In the video above, released on Will’s Instagram, he talks about retiring from trying to make Jada, who he names, happy. Now, being that the Smiths, before this show, were largely private, naturally, this amount of openness produced rumors of divorce and yadda yadda. Truth is though, and this is reflective of how Adrienne’s older sister lived, Jada was trying to make sure everyone was happy, they were good, and seemingly put her needs and feelings aside.
Something she sort of pushes as a woman and generational thing. Are your kids happy, is your husband thriving, so then you’re good right. Your family is good so you should be good. However, Jada felt like she was dying. She gave up her career to raise a family, because of her Hollywood profile, she had to deal with certain perceptions and as she was making sure everyone was cool, she makes it sound she withered away.
But, don’t fret, she has started to find herself once more, began doing what makes her happy, and seems to be in a better place. After all, like Iyanla Vanzant said in Peace From Broken Pieces: “When you can tell the story and it doesn’t bring up any pain, you know it is healed.” And while, by no means, was that journey, starting it or currently being on it, easy, she has made it.
Let’s start with Willow. Being the children of the top entertainers, Black or in general, in a generation has pressure attached to it. On top of that, her entering into music, which made her father famous, working with Jay-Z on a possible deal, and also dabbling into acting, that is a lot. Even with her parents guiding her. And I find myself constantly referring to something Rowan Blanchard said in regards to the teen years, that I think a lot of adults, even at my age, forget, those teen years are an ass kicker. So much for you is new and on top of that, your dealing with hormones and emotions that are foreign. Plus, depending on your family, you either may have no one to talk to or feel guilty.
Like, in the case of Willow, there are a lot of girls out there who would love to be a singer or actress, so imagine wanting to walk away from an opportunity people spend their whole life chasing. On top of that, imagine feeling down or depressed when you grew up in privilege. Especially compared to those who are either your parents or bonus parents. Depending on your mindset, feeling bad about your situation, considering what others went through or are going through, may make you feel worse.
And I’m not saying this went through Willow’s mind as she had her dark period. It’s just how I’m trying to decipher it because, as much as Willow speaks about feeling in a lull, asking who she is outside of entertainment, the industry which changed her parents lives, again, there is some stuff which can’t fit into a 20 minute episode that you have to piece together. Even if it isn’t the exact reason but merely factors which you can imagine going through.
Because, as noted in the first episode I believe, what is being given is a blueprint and even if you aren’t famous, or a public figure, there are tools given for you to use. Such as, say you are a business owner. Naturally, your kid seeing that would think either they can or should do that too. Yet, perhaps like Willow, they come to a point of realizing they don’t enjoy it and with their life, up to that point, being built around that idea and the persona you have and what that means they should be, it could cause depression.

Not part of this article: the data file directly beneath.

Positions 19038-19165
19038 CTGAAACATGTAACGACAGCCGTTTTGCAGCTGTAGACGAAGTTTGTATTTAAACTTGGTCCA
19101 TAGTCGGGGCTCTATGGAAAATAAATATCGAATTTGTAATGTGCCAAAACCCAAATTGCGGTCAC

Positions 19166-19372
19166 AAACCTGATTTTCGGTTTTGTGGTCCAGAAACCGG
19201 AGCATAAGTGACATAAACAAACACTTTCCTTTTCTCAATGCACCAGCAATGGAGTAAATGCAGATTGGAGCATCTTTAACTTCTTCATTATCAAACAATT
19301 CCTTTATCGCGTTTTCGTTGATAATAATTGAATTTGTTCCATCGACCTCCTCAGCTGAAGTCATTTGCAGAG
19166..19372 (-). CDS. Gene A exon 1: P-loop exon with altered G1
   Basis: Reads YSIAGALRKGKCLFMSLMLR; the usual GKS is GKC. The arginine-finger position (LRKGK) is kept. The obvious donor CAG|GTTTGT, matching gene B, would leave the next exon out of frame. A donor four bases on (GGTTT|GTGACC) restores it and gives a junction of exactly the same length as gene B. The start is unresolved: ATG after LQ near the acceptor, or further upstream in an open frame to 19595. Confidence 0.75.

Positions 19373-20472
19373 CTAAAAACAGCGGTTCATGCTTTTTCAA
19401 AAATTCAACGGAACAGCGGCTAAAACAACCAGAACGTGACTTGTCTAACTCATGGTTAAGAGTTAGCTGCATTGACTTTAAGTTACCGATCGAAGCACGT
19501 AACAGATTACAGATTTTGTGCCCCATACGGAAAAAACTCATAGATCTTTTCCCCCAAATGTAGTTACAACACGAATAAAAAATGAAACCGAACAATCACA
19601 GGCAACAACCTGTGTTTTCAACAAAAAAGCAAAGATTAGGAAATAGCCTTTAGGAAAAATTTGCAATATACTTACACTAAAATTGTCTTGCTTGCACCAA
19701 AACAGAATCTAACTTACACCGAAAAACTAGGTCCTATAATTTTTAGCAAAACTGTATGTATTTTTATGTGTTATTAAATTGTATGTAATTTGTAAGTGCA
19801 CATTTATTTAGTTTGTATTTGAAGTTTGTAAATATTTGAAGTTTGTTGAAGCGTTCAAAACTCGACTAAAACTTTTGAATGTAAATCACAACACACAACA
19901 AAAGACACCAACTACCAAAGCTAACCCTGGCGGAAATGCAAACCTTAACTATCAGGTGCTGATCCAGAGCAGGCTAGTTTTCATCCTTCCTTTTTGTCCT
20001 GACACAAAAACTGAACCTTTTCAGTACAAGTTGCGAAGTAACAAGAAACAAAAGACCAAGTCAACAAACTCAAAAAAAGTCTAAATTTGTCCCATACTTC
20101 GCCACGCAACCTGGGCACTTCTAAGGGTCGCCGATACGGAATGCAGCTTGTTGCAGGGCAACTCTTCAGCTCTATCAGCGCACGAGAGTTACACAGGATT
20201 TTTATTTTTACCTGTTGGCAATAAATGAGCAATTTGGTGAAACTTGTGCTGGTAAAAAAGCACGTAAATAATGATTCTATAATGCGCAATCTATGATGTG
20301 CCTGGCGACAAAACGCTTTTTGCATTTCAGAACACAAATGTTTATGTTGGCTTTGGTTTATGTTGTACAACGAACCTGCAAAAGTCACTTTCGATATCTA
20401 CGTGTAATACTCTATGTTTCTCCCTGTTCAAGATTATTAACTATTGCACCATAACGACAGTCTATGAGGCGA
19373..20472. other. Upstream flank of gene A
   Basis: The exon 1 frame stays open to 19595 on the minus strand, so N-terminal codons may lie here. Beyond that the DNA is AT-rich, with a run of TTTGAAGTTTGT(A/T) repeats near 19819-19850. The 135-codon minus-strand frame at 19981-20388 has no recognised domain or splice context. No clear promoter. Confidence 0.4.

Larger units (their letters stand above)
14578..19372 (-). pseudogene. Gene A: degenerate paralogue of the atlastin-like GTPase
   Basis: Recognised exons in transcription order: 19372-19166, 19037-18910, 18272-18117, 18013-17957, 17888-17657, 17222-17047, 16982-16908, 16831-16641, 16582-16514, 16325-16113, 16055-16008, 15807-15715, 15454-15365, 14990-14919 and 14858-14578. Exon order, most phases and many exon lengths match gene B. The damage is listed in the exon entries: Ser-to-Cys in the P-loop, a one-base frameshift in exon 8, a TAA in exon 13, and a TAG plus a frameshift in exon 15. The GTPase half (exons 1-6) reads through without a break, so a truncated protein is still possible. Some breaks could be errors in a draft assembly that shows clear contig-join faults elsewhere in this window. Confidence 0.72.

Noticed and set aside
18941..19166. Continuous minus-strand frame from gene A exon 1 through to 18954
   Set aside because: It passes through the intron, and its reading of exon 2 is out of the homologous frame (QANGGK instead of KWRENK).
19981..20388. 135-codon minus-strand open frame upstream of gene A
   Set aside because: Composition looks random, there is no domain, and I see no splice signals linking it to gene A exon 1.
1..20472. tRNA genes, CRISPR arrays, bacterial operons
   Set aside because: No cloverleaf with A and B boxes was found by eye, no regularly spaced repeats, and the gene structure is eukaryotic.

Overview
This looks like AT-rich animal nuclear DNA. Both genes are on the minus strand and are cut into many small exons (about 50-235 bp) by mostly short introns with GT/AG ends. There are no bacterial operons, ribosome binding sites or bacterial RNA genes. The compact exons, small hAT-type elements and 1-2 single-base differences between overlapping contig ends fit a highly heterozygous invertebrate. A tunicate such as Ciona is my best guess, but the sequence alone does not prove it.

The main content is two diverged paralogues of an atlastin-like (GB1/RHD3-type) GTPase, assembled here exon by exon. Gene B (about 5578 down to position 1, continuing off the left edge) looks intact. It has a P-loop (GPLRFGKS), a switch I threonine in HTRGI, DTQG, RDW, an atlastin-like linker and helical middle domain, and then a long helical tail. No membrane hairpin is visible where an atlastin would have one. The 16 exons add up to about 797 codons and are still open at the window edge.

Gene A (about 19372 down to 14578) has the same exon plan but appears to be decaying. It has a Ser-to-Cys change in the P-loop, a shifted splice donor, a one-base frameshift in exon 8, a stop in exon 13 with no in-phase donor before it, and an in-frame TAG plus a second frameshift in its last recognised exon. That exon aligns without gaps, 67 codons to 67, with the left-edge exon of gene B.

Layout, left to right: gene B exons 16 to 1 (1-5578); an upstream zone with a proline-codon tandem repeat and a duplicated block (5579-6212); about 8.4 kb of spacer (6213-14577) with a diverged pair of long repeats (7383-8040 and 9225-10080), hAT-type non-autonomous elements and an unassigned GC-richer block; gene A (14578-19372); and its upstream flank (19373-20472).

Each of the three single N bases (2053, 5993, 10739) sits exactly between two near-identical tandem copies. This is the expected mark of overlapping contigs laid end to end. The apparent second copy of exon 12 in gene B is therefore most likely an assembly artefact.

Now, unfortunately, at least for those seeking a sign with their kids, or kids around Willow’s age, she says she just snapped out of it so you are left for the ultimate answer of how to stop or end it on your own. Or rather, with a title card featuring a helpline. But, you know, for some people, once they explore the issue, figure out their coping way isn’t healthy and needs to end, that is what happens. It isn’t commonly heard of but, common only represents what you are aware of.
Switching to Jada, again, like many, I wondered what happened? She was hot in the 90s, kind of disappeared after Matrix, popped up with Hawthorne and didn’t appear again, in terms of my radar, until Bad Moms. Seemingly, she was trying to be everything to everyone and while she was sometimes able to get her mom to help with motherhood, as noted in the first episode, it seems there came a point where she wasn’t just unhappy, but sounding like she was in Willow’s state. Not hurting herself but just in a lull and a bit lost and unhappy.
Which, again, there are generalizations presented, as noted in the recap, but specifics are absent. Hence the Will Smith video because, as her husband, and as any would see their husband, there is the belief that if I’m unhappy you should be doing something about it. Yet, really, considering Jada’s aunt again, it seemed there was this idea that since I do so much, I should get much in return but, something wasn’t clicking.
And I can’t really say more than that because we lack specifics and as private as Will has been, Jada has been even more so. However, sooner or later, since Will is reportedly going to be in an episode, maybe we’ll get a follow up to his video and understand what, beyond motherhood, fame, and people’s perceptions, specifically got to her and turned this vibrant and loquacious woman into what sounds like a shell of her former self.
Collected Quote(s) & .Gifs
Self-Harm makes the pain more tangible, it’s actually visible, something you can see and put your finger on and it becomes real.
Pain motivates you, pain is a motivating factor for you to make a change in your life to do something different.
What I need to keep doing is training my heart and my mind to accept and move with loss.
Willow revealing her self-harm despite the fact no one knew but one friend of hers.
Jada talking about losing herself to motherhood, and perhaps trying to have it all but being unable to.
Just the continued openness of the show and it really pushing beyond what you think they may or may not reveal as they seek to share their truth and inspire you to tell yours.